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Data Storage Technology

Is SSD Density About To Hit a Wall? 208

Posted by Soulskill
from the right-into-a-brick-wall dept.
Zombie Puggle writes "Enterprise Storage Forum has an article contending that solid state disks will stay stuck at 20-25nm unless the materials and techniques used to design Flash drives changes, and soon. 'Anything smaller and the data protection and data corruption issues become so great that either the performance is abysmal, the data retention period doesn't meet JEDEC standards, or the cost increases. Though engineers are working on performance and density improvements via new technologies (they're also trying to drive costs down), these are fairly new techniques and are not likely to make it into devices for a while."
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Is SSD Density About To Hit a Wall?

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  • Re:So... (Score:3, Interesting)

    by mikehoskins (177074) on Saturday September 18, 2010 @06:50PM (#33623102)

    Agreed. And, I believe that 34nm is near the best they can do today, in any kind of production.

    So, if you can go from a 34nm * 34nm feature to a 20nm * 20nm feature, you can almost triple the density.

    So, in the same space you can produce a 128G drive, you can then produce a roughly 384G drive, going from 34nm to 34nm.

    So, if a USB Keychain is produced w/ 128G, a 384G can be produced at the same size, barring other issues.

    That assumes they are even using 34nm process SSD's, today, to produce 128G USB SSD drives. If they are using a 40nm process, then expect 512G USB SSD's, as a future possibility.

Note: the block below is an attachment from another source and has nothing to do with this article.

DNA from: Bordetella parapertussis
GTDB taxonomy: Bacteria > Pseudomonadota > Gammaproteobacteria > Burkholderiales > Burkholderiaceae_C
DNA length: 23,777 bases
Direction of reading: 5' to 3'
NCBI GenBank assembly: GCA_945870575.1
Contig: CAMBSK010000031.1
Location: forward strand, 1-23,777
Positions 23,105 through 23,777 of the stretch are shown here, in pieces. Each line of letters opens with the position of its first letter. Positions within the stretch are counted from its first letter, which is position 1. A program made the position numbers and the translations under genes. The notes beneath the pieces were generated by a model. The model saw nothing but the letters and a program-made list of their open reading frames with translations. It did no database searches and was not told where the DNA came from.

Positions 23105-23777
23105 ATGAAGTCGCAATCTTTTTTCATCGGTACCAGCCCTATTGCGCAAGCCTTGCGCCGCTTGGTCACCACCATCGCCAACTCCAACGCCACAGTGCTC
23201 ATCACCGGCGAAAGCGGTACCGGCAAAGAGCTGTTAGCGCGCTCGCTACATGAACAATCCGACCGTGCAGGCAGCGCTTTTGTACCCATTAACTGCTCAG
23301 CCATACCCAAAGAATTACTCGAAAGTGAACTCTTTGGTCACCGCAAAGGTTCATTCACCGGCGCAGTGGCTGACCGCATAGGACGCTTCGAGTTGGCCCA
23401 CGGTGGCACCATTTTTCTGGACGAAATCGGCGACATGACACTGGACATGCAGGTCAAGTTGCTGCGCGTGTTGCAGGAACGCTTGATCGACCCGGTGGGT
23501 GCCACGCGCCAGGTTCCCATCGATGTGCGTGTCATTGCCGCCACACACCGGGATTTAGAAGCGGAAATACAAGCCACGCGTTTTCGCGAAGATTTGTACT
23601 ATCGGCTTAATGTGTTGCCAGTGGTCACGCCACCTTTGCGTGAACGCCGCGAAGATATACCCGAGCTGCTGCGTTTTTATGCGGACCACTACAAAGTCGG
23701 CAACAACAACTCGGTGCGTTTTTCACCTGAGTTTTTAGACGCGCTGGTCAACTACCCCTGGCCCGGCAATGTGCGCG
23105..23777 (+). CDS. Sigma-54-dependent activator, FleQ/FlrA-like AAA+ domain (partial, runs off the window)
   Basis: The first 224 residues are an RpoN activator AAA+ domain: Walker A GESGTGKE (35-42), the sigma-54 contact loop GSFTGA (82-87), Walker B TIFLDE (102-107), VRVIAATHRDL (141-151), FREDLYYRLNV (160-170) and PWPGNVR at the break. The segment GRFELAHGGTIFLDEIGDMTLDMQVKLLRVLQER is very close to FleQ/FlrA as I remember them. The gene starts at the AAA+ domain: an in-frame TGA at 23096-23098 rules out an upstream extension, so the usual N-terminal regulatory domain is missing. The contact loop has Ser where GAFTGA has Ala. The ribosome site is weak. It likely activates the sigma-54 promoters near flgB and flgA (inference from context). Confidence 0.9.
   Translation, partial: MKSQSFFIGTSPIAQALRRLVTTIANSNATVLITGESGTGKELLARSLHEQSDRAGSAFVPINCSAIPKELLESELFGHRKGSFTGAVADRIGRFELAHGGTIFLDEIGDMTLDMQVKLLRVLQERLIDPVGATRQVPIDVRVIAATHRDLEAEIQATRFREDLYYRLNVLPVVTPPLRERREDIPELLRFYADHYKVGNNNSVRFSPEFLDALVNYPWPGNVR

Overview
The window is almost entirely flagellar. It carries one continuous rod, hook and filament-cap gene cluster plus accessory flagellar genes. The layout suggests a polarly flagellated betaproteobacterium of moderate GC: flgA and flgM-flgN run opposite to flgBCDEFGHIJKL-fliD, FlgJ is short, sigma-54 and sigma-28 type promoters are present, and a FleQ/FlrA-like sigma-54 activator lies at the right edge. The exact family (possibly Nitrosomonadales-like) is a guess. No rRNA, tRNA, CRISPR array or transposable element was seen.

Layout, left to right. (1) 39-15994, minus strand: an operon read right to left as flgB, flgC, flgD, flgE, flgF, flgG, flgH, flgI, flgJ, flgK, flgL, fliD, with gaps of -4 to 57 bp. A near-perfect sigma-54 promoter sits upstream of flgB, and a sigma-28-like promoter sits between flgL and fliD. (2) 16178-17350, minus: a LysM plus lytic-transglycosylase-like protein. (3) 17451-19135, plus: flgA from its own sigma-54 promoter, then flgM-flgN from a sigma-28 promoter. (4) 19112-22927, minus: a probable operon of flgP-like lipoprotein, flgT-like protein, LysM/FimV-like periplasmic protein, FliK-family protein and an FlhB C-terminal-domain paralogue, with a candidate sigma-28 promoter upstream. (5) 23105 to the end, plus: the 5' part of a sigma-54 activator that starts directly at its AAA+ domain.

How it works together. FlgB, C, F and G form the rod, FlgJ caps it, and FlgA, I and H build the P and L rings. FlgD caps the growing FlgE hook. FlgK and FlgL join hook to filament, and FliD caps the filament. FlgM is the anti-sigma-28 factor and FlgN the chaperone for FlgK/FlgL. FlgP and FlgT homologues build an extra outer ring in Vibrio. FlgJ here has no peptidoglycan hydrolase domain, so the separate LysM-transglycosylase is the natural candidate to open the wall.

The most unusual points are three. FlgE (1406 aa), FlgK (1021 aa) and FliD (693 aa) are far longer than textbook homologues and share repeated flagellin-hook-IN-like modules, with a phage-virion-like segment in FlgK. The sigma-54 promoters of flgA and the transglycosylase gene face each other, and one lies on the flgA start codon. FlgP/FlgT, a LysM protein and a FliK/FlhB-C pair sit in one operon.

This doesn't even take into consideration stacking SSD vertically and horizontally in a RAID configuration on a drive and maximizing use of space (packaging, support chips, etc.) or making larger physical USB devices.

    In the future, hardware compression, deduplication, etc., may further add to storage improvements.

    My best guess? 1 Terabyte uncompressed on a keychain, eventually, assuming a 20nm process.

    If they can go further than 20nm or improve in other ways, all the better.

  • by gman003 (1693318) on Saturday September 18, 2010 @06:57PM (#33623128)
    but who says the wall is going to win that collision? I've seen it time and time again: a problem is encountered, and dealt with. Optical disk rotation speed. Parallel data buses. Processor clock speeds. They all hit a wall, and we got around that wall. We lowered the wavelength of the laser instead of go to 56x CDs. We switched to serial buses when parallel encountered clocking issues. We switched to multicore processors when we couldn't keep upping the gigahertz. I'm fully confident we'll figure out a solution to this problem as well, whether it be new manufacturing techniques, memristors, or just larger Flash chips.
  • by queazocotal (915608) on Saturday September 18, 2010 @07:07PM (#33623174)

    'Just'.
    It really does cost quite a lot to make flash.
    For example, a fab capable of the latest geometries will set you back over a billion dollars.